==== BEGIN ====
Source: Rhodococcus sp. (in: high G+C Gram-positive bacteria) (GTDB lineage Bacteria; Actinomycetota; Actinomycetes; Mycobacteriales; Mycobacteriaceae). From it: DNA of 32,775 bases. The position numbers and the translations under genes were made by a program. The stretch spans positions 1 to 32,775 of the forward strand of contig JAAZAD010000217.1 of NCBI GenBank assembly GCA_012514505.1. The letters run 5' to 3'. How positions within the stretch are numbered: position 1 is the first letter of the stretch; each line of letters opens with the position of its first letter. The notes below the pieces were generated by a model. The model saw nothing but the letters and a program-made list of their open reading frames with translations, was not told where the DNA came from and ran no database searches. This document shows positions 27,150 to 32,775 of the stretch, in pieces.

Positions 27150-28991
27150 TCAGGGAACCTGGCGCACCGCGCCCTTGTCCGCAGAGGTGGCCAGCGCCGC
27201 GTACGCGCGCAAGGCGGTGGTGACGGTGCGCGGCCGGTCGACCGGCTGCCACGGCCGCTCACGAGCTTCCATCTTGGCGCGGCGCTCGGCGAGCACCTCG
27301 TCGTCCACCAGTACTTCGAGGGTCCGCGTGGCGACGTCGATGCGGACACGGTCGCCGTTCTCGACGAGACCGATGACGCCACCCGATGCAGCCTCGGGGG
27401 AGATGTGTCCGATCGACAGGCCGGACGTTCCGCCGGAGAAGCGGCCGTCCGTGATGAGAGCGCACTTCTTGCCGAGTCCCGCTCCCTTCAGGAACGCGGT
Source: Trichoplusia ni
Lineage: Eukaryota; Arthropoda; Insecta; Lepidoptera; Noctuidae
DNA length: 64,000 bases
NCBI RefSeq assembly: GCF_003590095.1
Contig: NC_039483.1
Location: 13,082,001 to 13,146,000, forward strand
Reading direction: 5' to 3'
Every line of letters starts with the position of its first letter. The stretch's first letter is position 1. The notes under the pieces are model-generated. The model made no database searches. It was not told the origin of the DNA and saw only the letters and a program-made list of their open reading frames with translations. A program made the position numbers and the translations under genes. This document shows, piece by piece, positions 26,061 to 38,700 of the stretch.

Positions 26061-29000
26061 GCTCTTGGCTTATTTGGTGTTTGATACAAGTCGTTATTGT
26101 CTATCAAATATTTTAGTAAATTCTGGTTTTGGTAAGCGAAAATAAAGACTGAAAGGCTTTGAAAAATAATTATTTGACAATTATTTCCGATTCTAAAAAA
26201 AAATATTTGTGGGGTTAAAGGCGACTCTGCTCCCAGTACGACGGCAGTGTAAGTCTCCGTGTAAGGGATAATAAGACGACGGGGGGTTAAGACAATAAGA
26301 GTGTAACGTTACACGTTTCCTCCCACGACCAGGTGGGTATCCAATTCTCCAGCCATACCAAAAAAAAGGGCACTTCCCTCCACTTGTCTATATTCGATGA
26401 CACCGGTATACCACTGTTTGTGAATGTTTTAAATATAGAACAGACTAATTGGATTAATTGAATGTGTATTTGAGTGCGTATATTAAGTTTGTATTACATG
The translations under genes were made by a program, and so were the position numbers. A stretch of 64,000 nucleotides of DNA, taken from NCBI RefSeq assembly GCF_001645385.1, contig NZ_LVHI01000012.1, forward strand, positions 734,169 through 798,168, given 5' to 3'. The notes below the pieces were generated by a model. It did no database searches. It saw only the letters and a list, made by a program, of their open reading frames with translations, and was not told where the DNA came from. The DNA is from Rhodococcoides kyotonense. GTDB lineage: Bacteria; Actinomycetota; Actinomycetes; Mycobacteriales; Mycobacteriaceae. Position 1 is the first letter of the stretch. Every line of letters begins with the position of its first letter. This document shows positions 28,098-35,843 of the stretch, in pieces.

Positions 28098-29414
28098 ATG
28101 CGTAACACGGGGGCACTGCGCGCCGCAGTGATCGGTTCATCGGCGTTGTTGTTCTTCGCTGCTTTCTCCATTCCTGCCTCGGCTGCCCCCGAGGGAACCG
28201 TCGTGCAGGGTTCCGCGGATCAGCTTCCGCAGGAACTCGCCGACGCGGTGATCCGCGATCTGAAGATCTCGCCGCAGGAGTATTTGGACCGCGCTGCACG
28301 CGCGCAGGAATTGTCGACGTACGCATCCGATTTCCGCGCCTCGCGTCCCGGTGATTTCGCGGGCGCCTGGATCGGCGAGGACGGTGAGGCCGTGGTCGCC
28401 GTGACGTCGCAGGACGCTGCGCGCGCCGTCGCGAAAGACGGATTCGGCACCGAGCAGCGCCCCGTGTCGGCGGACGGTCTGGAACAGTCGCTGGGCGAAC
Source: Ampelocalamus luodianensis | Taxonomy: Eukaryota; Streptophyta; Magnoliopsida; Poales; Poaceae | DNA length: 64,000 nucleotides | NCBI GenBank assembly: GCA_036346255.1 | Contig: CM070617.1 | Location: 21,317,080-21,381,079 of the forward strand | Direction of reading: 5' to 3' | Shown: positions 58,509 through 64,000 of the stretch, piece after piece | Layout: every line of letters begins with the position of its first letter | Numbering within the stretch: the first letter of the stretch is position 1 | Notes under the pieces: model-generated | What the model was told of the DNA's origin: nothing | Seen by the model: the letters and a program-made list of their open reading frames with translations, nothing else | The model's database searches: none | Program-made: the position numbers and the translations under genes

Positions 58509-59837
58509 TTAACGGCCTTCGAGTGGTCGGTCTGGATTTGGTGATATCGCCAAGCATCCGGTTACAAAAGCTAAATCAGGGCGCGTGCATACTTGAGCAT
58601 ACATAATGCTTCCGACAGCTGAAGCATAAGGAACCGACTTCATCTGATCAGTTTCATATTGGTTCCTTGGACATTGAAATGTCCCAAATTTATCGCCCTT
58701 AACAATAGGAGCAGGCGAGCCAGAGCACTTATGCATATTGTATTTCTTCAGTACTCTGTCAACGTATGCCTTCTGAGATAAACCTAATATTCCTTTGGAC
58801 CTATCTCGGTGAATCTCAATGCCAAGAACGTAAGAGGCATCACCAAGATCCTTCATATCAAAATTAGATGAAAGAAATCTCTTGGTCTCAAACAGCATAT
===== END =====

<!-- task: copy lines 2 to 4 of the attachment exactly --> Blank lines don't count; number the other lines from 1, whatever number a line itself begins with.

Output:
Positions 27150-28991
27150 TCAGGGAACCTGGCGCACCGCGCCCTTGTCCGCAGAGGTGGCCAGCGCCGC
27201 GTACGCGCGCAAGGCGGTGGTGACGGTGCGCGGCCGGTCGACCGGCTGCCACGGCCGCTCACGAGCTTCCATCTTGGCGCGGCGCTCGGCGAGCACCTCG